Coming Soon:

The following books by Robert Paul Wolff are available on Amazon.com as e-books: KANT'S THEORY OF MENTAL ACTIVITY, THE AUTONOMY OF REASON, UNDERSTANDING MARX, UNDERSTANDING RAWLS, THE POVERTY OF LIBERALISM, A LIFE IN THE ACADEMY, MONEYBAGS MUST BE SO LUCKY, AN INTRODUCTION TO THE USE OF FORMAL METHODS IN POLITICAL PHILOSOPHY.
Now Available: Volumes I, II, III, and IV of the Collected Published and Unpublished Papers.

NOW AVAILABLE ON YOUTUBE: LECTURES ON KANT'S CRITIQUE OF PURE REASON. To view the lectures, go to YouTube and search for "Robert Paul Wolff Kant." There they will be.

To contact me about organizing, email me at rpwolff750@gmail.com




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Friday, May 6, 2016

A JOURNEY OF A THOUSAND MILES BEGINS WITH A SINGLE STEP

Well, for better or worse, I have written the first 1600 words of the Preface of the book in which I shall weave together everything I have written and thought about Marx over the past forty years.  This is going to take a while, I fear.  I will report from time to time on my progress.

Meanwhile, I fear David Auerbach was quite right.  I cannot really abstain from commenting on the political scene.  Later today, I shall have some things to say.

It is a zoo.

5 comments:

TheDudeDiogenes said...

I eagerly await both the book and your continued political commentary!

John Doe said...

I was curious to hear a short summary of your critique of Mill's On Liberty. Perhaps you'd be willing to post a short blog about it? Either way, keep up the good work, can't wait to see how your book on Marx takes shape!

Dan

Robert Paul Wolff said...

I published that critique long ago [1968] as a chapter in my book THE POVERTY OF LIBERALISM. The book is starting to take shape.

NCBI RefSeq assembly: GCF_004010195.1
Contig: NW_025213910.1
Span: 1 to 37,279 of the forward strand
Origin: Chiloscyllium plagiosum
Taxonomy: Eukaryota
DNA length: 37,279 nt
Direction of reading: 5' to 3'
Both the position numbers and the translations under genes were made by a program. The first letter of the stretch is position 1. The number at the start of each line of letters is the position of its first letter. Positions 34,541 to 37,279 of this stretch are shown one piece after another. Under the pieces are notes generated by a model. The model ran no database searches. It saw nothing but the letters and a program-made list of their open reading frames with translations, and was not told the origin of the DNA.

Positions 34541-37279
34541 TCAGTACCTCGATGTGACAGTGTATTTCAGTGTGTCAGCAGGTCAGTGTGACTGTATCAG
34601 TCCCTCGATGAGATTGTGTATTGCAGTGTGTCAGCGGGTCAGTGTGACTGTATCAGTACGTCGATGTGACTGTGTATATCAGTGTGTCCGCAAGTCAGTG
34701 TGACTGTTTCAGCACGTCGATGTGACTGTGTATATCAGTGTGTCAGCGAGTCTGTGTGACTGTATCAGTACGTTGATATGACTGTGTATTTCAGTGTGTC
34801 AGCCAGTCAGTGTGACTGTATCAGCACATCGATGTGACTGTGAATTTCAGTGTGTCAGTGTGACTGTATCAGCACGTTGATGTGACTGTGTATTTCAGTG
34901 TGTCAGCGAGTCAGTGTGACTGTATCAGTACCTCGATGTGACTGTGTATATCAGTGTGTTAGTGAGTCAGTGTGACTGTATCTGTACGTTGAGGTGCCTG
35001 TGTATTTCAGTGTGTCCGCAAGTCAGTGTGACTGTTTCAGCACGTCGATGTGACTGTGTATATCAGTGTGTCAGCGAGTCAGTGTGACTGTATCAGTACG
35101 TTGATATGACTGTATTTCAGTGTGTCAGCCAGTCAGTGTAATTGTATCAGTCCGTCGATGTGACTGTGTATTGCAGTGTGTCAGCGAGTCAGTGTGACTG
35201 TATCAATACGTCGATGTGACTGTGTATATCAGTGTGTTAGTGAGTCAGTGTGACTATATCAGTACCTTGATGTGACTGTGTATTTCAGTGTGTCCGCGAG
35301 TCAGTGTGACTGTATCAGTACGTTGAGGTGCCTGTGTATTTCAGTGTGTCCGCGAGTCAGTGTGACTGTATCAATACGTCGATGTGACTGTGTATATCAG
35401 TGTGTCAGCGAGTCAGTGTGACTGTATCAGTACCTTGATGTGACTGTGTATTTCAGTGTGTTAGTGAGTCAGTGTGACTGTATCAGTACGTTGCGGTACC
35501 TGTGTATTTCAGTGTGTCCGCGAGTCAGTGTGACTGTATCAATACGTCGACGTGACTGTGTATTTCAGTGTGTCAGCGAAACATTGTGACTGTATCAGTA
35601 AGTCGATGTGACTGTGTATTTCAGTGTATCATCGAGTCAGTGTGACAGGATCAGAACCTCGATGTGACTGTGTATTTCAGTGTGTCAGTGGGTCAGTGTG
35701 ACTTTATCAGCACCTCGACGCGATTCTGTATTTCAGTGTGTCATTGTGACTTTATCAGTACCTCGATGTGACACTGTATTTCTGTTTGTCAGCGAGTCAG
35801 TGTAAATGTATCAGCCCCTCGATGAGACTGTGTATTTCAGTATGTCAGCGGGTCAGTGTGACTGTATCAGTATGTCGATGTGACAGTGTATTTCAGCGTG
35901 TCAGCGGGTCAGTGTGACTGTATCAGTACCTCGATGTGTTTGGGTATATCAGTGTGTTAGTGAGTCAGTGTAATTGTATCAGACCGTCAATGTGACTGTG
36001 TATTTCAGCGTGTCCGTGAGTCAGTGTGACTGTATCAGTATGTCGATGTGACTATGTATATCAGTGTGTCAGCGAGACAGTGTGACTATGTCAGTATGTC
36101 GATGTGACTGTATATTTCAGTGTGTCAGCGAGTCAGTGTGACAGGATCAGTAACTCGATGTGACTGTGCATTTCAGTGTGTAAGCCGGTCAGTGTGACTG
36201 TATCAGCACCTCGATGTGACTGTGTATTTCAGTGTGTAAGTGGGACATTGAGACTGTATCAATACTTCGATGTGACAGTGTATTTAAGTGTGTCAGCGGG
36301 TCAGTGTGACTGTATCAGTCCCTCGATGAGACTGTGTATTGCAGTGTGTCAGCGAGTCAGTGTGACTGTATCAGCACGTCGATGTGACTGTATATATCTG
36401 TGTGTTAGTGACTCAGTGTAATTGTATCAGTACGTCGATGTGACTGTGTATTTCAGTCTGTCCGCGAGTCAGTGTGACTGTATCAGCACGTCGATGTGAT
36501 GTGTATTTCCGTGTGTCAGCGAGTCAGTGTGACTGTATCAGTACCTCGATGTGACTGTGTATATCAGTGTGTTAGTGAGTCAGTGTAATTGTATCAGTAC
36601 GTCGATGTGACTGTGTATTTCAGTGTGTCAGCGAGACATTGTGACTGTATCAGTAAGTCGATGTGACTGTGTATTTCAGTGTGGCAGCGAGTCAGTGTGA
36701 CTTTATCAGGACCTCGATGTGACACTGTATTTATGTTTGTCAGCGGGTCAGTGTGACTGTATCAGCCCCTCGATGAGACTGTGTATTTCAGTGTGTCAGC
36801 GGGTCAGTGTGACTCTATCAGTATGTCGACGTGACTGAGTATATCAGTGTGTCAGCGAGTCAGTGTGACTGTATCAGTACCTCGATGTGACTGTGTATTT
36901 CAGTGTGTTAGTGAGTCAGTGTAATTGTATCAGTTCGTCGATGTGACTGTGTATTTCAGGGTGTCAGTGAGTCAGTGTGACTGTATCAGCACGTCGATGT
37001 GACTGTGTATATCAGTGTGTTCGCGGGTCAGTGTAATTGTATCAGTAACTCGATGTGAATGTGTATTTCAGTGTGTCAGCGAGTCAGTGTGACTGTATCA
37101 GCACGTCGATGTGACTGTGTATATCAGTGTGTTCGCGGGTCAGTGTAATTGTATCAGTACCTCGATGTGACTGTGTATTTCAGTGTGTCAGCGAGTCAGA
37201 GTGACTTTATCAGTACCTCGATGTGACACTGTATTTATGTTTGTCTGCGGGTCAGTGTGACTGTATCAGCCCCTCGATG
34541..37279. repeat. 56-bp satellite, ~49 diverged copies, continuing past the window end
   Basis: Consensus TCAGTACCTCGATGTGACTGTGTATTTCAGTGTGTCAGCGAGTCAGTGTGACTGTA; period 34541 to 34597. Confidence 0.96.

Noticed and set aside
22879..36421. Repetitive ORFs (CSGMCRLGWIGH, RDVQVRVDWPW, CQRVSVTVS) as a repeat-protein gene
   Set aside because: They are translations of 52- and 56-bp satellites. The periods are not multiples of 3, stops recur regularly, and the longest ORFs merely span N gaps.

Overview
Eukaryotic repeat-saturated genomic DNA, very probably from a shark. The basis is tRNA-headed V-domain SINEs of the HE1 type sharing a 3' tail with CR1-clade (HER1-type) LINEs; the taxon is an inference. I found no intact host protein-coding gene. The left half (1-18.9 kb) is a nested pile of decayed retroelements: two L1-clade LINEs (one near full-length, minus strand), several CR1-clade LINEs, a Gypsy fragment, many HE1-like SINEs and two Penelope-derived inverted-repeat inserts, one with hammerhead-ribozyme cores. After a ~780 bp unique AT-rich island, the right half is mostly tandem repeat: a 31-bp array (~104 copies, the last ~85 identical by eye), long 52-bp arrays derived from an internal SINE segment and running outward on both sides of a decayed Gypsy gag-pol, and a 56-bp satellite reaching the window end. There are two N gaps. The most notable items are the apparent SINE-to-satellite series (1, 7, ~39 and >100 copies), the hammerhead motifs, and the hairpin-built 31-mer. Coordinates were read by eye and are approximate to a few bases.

Jerry Fresia said...

This in some ways links back to questions about social movements and electoral politics, priorities and the degree to which such things are connected.

I remember awhile back you said something to the effect that "serious subject ought to be treated seriously." So I'm trying to better understand your motivation for undertaking this new project. My guess is that by weaving together everything you have written and thought about Marx over the past forty years, you very well might produce for the world a truly fine and serious commentary on Marx, and let us say that it will be more insightful than any scholarly treatment of Marx ever written in the English language. You're a top flight scholar. That's the brass ring.

Now let us say that for some reason you decide you take the "s. wallerstein" route and write a book on why you present yourself to the world as a Marxist. This book also weaves together not all but much of what you have written or thought about Marx but your audience now is not scholars but working stiffs.

Would the Wallerstein approach be less serious? Which might be better suited to "changing the world."

Let me emphasize that this question is NOT intended as a dig (wish I had a latin or french phrase to toss in at this point, but I will have to settle with "dig"); rather I would really like to know your view, as a serious scholar, on that tenth thesis.

s. wallerstein said...

Professor Wolff,

I believe that you are a better mass communicator than you imagine.

I'm not an academic and while I have a general knowledge of the classics of political theory, I am not familiar with contemporary academic political philosophy.

I listened to your talk at Brown and I understood everything except the stuff about linear algebra: I'm the type of person who begins to skim when they see equations.

However, in the question session I understood absolutely nothing of the questions: from what the participants asked, I had no idea if they were on the left or on the right (the first thing one generally notices in a political debate), where they were coming from or what they were getting at, if at anything.

I did understood your answers and from your answers I even had a vague sense of what the questions were about. Thus, I conclude (also from your videos on ideological critique) that you have the gift of communicating with middle brows like myself, including lots of working stiffs (to use Jerry Fresia's phrase) with an interest in Marxism.

I hardly need remind you that Marx himself wrote a lot of stuff for mass audiences (besides more difficult books such as Capital) as did Engels, Lenin, Trotsky, and, I believe, all the great Marxists until at one point (I have no idea when, although I do suspect why) Marxism was relegated to the academia alongside Platonism and Thomism, etc.